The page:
In this imagined conversation at Christiana Campbell’s Tavern, James Madison and Abigail Adams debate freedom, loyalty, and partisanship in a time of national danger. You’ll probably notice that the themes resonate today.
The late 1790s found the two on opposite sides of the emerging two-party system. Abigail’s husband John had succeeded George Washington as president, and he was wrestling with political opposition at home and a brewing conflict with France abroad.
The first lady didn’t even have the right to vote, but she was an acute political observer and very much John’s political partner.
James Madison, meanwhile, was causing more than a little trouble for the Federalists in power. He and Thomas Jefferson were instrumental in the growth of the Democratic-Republicans, who rose to challenge the Federalist Party beginning in the mid-1790s, especially through their quiet support of like-minded newspaper editors.
The Democratic-Republicans were alarming to many because there had been high hopes that no party system would be necessary. Americans would elect virtuous leaders based on their leadership qualities and policy positions.
HA! That didn’t last very long. Even George Washington’s honeymoon finally ended in the last few years of his presidency. In his Farewell Address, he warned of the danger of faction, of political differences undermining our strength as a nation.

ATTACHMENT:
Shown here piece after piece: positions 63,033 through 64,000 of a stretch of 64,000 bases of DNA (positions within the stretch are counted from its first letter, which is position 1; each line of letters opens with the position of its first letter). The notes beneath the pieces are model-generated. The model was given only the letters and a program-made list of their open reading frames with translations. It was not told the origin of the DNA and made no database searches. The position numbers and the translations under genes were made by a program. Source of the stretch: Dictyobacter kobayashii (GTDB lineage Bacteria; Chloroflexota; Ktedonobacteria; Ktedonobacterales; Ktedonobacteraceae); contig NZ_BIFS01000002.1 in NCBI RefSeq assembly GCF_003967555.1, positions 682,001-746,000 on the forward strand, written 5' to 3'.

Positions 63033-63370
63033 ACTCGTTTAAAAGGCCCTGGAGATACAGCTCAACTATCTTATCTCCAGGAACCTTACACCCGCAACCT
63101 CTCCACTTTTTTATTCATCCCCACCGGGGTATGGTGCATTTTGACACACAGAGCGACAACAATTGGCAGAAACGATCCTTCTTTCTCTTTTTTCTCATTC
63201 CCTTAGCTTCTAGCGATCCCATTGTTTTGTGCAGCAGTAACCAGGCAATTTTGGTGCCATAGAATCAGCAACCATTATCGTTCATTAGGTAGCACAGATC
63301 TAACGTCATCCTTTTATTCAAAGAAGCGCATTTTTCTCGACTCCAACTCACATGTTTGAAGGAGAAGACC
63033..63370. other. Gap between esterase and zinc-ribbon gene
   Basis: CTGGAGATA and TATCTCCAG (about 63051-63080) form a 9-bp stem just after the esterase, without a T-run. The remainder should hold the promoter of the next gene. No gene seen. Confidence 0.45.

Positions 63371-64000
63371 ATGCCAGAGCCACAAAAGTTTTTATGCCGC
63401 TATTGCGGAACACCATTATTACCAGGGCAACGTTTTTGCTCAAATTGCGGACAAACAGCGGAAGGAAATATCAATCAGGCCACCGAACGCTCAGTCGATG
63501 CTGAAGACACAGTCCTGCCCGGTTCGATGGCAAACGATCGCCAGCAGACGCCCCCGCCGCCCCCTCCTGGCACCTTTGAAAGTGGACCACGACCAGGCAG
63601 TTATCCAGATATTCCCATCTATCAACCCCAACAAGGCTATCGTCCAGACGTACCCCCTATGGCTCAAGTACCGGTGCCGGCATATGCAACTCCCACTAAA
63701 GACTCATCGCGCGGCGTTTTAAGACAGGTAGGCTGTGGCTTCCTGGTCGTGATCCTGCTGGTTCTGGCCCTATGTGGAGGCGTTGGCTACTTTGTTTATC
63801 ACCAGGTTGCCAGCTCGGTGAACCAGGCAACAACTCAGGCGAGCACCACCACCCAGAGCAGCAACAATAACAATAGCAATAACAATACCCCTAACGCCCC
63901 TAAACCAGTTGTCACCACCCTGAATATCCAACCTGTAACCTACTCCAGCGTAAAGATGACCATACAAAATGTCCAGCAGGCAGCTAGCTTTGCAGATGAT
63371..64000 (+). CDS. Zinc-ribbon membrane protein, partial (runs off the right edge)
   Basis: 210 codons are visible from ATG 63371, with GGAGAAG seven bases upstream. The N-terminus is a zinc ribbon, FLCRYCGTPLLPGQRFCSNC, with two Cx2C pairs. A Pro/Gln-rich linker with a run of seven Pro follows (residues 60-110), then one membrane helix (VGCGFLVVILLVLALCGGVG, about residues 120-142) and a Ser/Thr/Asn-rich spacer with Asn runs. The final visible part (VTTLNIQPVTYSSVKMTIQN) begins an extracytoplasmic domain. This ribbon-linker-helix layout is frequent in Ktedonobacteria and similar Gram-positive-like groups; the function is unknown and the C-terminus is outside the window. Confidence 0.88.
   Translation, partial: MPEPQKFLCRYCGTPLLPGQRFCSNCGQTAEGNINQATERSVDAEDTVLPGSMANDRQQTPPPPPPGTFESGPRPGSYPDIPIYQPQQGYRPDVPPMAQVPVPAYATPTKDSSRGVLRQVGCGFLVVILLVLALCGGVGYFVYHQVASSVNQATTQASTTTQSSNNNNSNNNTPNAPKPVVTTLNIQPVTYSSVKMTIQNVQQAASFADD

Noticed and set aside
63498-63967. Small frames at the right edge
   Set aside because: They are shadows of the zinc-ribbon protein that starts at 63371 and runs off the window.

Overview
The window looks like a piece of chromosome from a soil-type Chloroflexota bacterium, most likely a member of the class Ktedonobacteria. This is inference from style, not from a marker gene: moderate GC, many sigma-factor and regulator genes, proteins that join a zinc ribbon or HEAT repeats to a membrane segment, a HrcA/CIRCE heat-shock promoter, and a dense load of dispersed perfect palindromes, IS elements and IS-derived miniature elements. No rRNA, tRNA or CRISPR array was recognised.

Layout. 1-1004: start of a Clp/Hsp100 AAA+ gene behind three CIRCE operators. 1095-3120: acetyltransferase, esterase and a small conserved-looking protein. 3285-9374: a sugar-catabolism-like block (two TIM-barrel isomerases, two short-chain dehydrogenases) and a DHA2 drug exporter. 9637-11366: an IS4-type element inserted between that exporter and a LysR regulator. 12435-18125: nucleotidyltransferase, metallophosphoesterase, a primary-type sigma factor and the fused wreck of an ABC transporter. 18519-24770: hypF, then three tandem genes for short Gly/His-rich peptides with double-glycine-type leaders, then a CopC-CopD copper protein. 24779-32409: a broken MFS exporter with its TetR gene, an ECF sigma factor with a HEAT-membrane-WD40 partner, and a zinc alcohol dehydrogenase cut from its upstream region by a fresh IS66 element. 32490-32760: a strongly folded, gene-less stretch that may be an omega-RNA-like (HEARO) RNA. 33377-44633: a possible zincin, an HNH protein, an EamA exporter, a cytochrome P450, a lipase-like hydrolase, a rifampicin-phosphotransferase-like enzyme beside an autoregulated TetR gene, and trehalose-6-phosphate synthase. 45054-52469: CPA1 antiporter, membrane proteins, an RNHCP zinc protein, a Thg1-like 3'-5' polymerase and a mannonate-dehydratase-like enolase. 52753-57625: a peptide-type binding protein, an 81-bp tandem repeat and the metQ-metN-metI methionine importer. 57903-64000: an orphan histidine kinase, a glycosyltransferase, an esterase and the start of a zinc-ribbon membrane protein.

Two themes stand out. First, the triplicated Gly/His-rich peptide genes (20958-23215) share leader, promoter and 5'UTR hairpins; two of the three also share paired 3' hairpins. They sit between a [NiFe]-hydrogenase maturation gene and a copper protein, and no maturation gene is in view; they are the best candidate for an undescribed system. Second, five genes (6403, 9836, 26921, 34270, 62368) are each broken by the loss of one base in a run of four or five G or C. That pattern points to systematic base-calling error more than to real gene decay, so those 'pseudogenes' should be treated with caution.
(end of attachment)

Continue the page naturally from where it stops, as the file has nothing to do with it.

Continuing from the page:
The alternate domination of one faction over another, sharpened by the spirit of revenge, natural to party dissension, which in different ages and countries has perpetrated the most horrid enormities, is itself a frightful despotism.
Both parties thought they reflected the will of the American people and the “true” vision of the Revolution. (Sound familiar?)
Could both be right?
John Adams signed the Alien and Sedition Acts in 1798 in an attempt to make the nation safer in a time of perceived danger. The Sedition Act criminalized criticism of the government, leading to the jailing of several newspaper editors.
The Alien Act gave the president the broad power to expel any foreigner deemed to be “dangerous to the peace and safety of the United States.” Suspicion of the loyalty or good intentions of immigrants precedes current debates.
While those two acts expired at the end of Adams’ presidency, the Alien Enemies Act, which allowed for the arrest or removal of people from nations at war with the United States, is still in force today. It was the basis for the internment of thousands of Japanese Americans during the Second World War.
At very least, James and Abigail’s conversation shows our struggle to reconcile competing values. What security measures are necessary in a time of national danger? What rights are we willing to sacrifice for safety?
What loyalty do we owe to a leader we oppose? Is trust and compromise possible, or is politics just about winning?
Whom do you side with, Mrs. Adams or Mr. Madison? Or (God forbid!) do you fall somewhere in the middle?